I can understand people sticking to their favourite Indian restaurant, where they probably get good food,
good value and also get to know the staff.
But India, Bangladesh and the
various regions constitute a huge area and variety of food, and often the preparation of a similar dish in two establishments, can be
I have found a selection of wonderful chefs around the West Country, and each has his speciality and gets away from the day-to-day dishes. Although I don't visit restaurants by request, I do listen to people who tell me they have either had a good or bad meal somewhere, and I launch myself into the fray to discover what I can find.
Over a pint in the local, I heard a lady enthusing about a tandoori restaurant in Bradford-on-Avon, Wiltshire - the Maharaja. Son-in-law Stewart was celebrating his 40th birthday, so I decided a spot of combining business with pleasure might be in order. Hopefully, I could enjoy a good meal, and also remind him that only a mere 192 months separate us - and what's that between friends?
Bradford-on-Avon is an interesting place. It has some lovely little shops, quaint streets, and, of course, a marvellous view of the Kennetand Avon Canal,-which runs through it.
Even though world heavyweight boxing -champion Lennox Lewis had decided to quit the ring on the day of our foray into Wiltshire, Stewart, who is the coach at the local Frome boxing club, swore he would carry on, despite his great age. He also informed me he was very. hungry, which is a bad sign when I am picking up the bill. He can manage a box full of sandwiches, several pieces of cake, and then start ona 2lb rump steak and chips, without any problem.
The Maharaja, despite its grand name, is rather small inside, which ensures the staff can give every
customer their full attention. I like to study the menu carefully, and was delighted to see the chef was not only boasting about his freshly-prepared dishes on a daily basis, but that they were all marinated for 24 hours before serving. That is very important for Indian food, where the flavours of the meat, fish and vegetables, are enhanced by the many spices and herbs involved in their preparation. The menu also said little fat and the minimum of colouring would be in the food.
The shish kebab (minced lamb), chingry kebab (king prawn) and tandoori chicken all arrived on an iron skillet, which sizzled while the dishes were being served, and filled the room with a magnificent aroma.
Oh! I forgot to mention that daughter Sharon and wife Sue were also on hand to help celebrate the big day. I didn't mention Sue's starter, because regular readers won't be surprised to fmd out it was her mandatory prawn cocktail. Not only were the starters excellent, but also I thought the best value for money I had encountered for some time. They are also offered on a takeaway menu, where a discount of 10 per cent is given for orders over £15.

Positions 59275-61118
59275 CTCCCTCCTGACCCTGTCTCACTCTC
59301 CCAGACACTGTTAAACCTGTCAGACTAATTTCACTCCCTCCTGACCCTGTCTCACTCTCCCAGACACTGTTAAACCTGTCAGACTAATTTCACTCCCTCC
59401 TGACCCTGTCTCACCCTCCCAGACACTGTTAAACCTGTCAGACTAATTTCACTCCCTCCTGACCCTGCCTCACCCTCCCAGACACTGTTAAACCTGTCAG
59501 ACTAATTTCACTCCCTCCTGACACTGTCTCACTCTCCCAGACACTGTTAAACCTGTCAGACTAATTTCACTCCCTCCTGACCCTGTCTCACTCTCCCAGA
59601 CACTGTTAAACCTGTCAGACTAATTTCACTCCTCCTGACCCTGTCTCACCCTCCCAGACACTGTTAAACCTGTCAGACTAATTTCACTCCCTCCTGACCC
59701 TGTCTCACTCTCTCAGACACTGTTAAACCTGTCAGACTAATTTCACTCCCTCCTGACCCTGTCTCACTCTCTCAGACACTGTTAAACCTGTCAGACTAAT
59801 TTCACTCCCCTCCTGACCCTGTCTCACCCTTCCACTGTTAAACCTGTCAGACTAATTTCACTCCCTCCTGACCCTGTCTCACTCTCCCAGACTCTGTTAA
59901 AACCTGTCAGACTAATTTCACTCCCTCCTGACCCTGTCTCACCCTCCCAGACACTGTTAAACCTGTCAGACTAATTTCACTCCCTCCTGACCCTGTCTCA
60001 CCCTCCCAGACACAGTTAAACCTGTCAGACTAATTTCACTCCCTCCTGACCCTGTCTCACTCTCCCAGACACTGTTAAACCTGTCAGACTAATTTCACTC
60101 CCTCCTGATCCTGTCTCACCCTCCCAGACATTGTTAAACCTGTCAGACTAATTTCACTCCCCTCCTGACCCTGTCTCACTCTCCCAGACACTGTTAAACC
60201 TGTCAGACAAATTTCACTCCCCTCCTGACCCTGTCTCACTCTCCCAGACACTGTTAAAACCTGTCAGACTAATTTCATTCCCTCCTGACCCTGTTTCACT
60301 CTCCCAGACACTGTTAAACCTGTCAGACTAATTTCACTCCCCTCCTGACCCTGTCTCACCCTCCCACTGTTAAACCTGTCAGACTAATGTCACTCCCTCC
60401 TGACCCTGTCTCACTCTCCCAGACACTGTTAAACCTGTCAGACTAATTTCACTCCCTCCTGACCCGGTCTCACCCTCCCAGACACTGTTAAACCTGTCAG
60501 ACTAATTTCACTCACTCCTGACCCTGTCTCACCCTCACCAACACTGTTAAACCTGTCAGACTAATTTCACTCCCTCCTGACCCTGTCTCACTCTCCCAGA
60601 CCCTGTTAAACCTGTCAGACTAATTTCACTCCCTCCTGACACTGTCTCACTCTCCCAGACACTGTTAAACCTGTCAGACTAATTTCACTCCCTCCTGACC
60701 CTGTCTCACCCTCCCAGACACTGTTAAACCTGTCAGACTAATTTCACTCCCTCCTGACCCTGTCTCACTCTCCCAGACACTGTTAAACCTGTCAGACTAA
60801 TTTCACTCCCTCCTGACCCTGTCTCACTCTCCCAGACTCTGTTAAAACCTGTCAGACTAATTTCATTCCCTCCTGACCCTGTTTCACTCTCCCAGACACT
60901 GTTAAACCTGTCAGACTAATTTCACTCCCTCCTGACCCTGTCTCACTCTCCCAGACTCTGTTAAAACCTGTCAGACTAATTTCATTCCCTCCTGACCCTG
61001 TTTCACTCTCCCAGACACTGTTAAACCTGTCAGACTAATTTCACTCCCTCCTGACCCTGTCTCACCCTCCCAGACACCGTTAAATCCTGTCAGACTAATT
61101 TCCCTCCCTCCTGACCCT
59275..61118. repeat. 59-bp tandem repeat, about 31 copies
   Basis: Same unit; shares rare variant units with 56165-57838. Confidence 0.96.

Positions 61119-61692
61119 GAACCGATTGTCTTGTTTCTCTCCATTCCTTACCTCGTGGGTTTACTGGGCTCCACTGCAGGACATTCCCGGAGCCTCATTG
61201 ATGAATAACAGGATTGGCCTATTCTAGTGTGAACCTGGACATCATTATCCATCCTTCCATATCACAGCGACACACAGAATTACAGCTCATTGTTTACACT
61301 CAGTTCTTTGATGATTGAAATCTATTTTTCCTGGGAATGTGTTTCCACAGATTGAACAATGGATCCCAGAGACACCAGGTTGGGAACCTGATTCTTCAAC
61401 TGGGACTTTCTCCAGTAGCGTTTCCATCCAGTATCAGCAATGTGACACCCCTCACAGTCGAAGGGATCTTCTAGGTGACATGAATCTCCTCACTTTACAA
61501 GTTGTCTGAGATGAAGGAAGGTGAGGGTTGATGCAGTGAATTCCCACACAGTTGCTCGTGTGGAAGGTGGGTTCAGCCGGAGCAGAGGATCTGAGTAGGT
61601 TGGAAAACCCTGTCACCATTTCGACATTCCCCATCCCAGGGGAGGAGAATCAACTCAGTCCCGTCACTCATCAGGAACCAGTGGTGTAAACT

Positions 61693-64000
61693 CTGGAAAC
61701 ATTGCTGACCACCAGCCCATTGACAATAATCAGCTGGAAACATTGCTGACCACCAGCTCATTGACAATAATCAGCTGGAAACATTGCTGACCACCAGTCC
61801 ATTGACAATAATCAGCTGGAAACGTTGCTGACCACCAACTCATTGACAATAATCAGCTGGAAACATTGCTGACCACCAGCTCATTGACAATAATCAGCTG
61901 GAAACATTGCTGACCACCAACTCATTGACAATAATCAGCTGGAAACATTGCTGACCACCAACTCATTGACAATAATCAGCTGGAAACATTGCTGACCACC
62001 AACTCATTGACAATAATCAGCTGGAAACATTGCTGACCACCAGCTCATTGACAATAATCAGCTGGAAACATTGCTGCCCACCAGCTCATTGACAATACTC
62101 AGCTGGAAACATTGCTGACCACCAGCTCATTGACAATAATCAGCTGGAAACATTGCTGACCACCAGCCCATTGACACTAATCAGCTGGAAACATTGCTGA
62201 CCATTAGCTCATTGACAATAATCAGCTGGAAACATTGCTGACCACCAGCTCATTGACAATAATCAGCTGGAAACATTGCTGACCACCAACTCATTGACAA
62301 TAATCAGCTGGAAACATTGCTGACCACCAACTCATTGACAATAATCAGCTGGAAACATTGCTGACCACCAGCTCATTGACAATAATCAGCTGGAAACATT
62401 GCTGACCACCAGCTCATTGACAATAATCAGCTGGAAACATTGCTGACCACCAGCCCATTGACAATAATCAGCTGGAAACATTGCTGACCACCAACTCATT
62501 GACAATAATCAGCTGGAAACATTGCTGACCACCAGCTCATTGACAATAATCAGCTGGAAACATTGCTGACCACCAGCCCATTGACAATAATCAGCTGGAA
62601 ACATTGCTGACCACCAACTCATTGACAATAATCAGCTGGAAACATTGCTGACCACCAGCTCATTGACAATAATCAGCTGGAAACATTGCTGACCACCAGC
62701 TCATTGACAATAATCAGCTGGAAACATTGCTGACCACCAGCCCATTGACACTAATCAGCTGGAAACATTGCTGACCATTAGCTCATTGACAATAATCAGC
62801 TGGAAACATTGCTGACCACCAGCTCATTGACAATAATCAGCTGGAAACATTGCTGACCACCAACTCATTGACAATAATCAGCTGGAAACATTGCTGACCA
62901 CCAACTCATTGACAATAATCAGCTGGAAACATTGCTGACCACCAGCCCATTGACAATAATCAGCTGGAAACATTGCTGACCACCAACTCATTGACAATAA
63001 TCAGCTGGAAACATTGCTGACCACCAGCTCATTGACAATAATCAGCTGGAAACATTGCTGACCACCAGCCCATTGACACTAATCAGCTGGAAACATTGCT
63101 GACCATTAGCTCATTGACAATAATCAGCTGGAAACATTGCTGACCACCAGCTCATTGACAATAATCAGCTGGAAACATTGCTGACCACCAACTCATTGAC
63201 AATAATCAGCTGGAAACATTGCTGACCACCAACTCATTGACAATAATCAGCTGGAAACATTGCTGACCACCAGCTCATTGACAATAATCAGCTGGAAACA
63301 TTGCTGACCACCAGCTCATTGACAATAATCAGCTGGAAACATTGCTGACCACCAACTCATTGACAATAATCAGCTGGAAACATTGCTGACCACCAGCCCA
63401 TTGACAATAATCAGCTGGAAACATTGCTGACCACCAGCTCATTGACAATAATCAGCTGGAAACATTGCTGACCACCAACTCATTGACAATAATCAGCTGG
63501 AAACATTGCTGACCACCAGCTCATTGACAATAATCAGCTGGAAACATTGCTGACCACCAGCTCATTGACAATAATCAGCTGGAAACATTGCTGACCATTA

Stewart ate his tandoori starter in record time,
and polished off the remains of the other dishes.
Makhan chicken, which he ordered for his main
course, was a new one on me. It turned out to be diced chicken, cooked with coconut, bannasand sultanas, which was mild, sweet and delicious. My own chicken sag (meat cooked with chopped spinach) was also very good, and the other offerings of king prawn korai (cooked with green peppers and tomatoes), and chicken dhansak, with lentils, were also well-cooked and presented.
The dhansak is a classic example of how dishes can differ in various restaurants. Normally it is cooked with quite fiery spices, but in this case it was a medium taste and with just the right hint of sweetness. One plate of rice, some popadoms, a keema nan and a couple of chapatis completed an excellent main course. I do suggest that, when you visit an Indian restaurant, you order a mixture of mild and hotter dishes: try to ensure they are all cooked with different vegetables and spices, and then share. Stewart left room for a pineapple shell filled with ice cream, while Sharron and I went for the Cointreau flavoured ices. I was impressed with the Maharaja and its attantive staff. The food was piping hot, the service excellent, and the flavours among the best I have encountered. The place is a credit to one of Wiltshire's prettiest towns.
Mervyn Hancock and his party paid £22 each for a three course Indian meal, including wine, drinks from the bar and coffee. The Maharaja is in Frome Road, Bradford on Avon. Call 01225 866 424